Luke Scott placed on disabled list with calf strain, could miss five weeks

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UPDATE: Marc Topkin of the Tampa Times reports that Scott has been placed on the disabled list. He could miss as much as five weeks.

3:20 PM: Roger Mooney of the Tampa Tribune reports that Scott received a cortisone shot in his calf and hopes to be return by April 8. In other words, he will begin the season on the disabled list.

11:01 AM: Luke Scott was sent for an MRI yesterday after he was forced to leave a minor league game due to continued soreness in his right calf. According to Marc Topkin of the Tampa Bay Times, Scott was diagnosed with a calf strain, which means that he will almost certainly begin the season on the disabled list.

The symptoms first popped up on Monday, but it wasn’t a major concern initially. Scott could be looking at an extended absence following his setback, though the Rays will likely know more once he sees the team doctor later today.

Assuming Scott begins the season on the disabled list, Brandon Guyer, Stephen Vogt or Chris Gimenez are the most likely options to replace him on the Opening Day roster. Shelley Duncan and Leslie Anderson are also possibilities, but the Rays would have to make room on the 40-man roster.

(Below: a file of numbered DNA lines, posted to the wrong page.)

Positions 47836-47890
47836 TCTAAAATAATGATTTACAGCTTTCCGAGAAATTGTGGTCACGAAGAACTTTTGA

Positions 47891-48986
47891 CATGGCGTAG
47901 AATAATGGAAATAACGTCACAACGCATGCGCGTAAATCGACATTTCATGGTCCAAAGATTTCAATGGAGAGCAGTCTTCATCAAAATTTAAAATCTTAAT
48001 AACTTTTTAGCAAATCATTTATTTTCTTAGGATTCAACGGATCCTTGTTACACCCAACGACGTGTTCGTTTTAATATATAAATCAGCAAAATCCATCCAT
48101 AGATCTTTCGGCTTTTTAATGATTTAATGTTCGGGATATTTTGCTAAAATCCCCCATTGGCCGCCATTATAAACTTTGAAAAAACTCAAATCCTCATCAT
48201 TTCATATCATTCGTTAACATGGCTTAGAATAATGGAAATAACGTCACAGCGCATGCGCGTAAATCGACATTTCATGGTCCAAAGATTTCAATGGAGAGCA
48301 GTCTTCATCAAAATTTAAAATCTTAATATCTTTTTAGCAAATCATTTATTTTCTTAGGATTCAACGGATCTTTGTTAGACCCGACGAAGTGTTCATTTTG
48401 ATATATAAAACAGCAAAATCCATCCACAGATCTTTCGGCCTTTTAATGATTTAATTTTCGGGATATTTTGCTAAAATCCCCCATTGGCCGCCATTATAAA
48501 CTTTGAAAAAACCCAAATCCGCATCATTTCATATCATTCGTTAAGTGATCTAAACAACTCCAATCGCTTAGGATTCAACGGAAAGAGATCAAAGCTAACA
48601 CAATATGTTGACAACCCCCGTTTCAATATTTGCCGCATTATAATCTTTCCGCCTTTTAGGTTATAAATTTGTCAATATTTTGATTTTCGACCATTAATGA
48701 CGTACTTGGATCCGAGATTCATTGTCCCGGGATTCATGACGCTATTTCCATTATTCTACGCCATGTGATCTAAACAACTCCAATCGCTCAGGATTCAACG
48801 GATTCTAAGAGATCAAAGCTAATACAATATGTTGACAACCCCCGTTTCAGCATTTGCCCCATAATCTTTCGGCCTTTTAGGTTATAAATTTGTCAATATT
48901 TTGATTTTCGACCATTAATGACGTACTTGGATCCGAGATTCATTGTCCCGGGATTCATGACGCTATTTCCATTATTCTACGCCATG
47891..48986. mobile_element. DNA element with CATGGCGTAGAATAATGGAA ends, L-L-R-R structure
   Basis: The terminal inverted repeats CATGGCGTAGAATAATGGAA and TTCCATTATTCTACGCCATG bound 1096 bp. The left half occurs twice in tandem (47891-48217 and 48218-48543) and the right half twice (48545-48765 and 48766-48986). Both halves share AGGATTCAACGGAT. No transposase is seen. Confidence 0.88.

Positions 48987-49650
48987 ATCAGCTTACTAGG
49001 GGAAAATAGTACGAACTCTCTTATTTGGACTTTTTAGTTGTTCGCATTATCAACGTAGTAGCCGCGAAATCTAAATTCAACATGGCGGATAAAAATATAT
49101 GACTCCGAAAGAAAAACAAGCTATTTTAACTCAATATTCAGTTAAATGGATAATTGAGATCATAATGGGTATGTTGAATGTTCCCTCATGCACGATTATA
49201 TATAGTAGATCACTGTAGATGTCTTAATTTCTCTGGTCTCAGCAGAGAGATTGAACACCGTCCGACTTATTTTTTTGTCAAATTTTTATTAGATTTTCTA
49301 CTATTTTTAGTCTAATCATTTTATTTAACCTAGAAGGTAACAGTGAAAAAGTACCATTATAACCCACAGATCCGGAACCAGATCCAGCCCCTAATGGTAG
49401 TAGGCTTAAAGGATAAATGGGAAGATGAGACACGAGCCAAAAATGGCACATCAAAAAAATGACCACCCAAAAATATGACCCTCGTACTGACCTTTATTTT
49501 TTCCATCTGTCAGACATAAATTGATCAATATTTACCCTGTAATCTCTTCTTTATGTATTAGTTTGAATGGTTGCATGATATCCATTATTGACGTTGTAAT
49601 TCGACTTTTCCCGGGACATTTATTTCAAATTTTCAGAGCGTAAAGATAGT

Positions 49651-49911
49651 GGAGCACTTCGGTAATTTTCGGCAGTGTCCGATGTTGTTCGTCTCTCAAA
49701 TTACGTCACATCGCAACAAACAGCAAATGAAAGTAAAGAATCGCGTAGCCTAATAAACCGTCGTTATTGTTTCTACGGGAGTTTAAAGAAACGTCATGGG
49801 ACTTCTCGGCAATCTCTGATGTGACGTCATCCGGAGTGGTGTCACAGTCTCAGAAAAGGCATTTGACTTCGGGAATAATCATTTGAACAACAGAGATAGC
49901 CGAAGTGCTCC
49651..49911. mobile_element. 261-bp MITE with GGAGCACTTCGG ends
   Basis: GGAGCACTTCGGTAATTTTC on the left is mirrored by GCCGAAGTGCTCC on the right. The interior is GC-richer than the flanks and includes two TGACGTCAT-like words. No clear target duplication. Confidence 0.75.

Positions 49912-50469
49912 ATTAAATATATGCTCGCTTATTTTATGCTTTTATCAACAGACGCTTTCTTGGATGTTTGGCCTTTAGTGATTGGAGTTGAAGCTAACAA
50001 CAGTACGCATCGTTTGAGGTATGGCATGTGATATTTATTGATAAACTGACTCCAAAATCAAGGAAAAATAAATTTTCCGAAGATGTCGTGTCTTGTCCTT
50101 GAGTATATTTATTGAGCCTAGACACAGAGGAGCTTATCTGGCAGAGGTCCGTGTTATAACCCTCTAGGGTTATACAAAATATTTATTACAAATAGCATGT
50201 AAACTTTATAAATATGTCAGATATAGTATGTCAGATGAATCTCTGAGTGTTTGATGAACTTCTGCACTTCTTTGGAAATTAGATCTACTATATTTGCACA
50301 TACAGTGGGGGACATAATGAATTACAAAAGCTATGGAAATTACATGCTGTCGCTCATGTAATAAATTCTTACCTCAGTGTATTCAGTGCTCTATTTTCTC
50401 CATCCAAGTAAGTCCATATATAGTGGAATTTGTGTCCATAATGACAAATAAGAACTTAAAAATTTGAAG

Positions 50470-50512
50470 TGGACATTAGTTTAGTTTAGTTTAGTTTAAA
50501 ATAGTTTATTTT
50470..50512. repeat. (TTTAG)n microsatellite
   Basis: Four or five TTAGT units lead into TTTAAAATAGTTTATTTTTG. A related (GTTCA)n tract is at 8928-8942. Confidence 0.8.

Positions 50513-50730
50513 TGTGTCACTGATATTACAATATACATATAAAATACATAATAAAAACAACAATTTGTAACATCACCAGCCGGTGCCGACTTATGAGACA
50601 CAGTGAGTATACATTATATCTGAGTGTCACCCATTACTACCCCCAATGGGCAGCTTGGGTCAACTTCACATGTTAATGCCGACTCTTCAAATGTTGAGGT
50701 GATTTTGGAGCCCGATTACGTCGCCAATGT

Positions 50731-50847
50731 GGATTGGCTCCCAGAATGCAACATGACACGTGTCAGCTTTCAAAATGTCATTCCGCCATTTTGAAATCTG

Scott, 34, batted .229/.285/.439 with 14 home runs, 55 RBI and a .724 OPS in 96 games last season. After declining his $6 million club option, the Rays brought him back this winter on a one-year, $2.75 million deal.

Umpire admits he blew the call that got Joe Maddon ejected last night

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Last night in the top of the eighth inning of the Dodgers-Cubs game, Curtis Granderson struck out. Or, at the very least, he should’ve. After the game, the umpire who said he didn’t admitted he screwed up.

While trying to squelch a Dodgers comeback, Wade Davis got Granderson into a 2-2 count. Davis threw his pitch, Granderson whiffed on it, it hit the dirt, and Willson Contreras applied the tag for the out. End of the inning, right? Wrong: Granderson argued to home plate umpire Jim Wolf that he made slight contact with the ball, Wolf, after conferring with the other umps agreed, and Granderson lived to see another pitch.

Before he’d see that pitch, Joe Maddon came out to argue the call and got so agitated about it all he was ejected for the second time in this series. He was right to argue:

It all ended up not mattering, of course, because Granderson struck out eventually anyway.

Normally such things end there, but after the game a reporter got to Wolf and Wolf did something umpires don’t often do: he admitted he blew the call:

It’s good that the bad call ended up not affecting anything. But the part of me who likes to stir up crap and watch chaos rule in baseball really kinda wishes that Granderson had hit a series-clinching homer right after that. At least as long as it didn’t result in Cubs fans burning Chicago to the ground.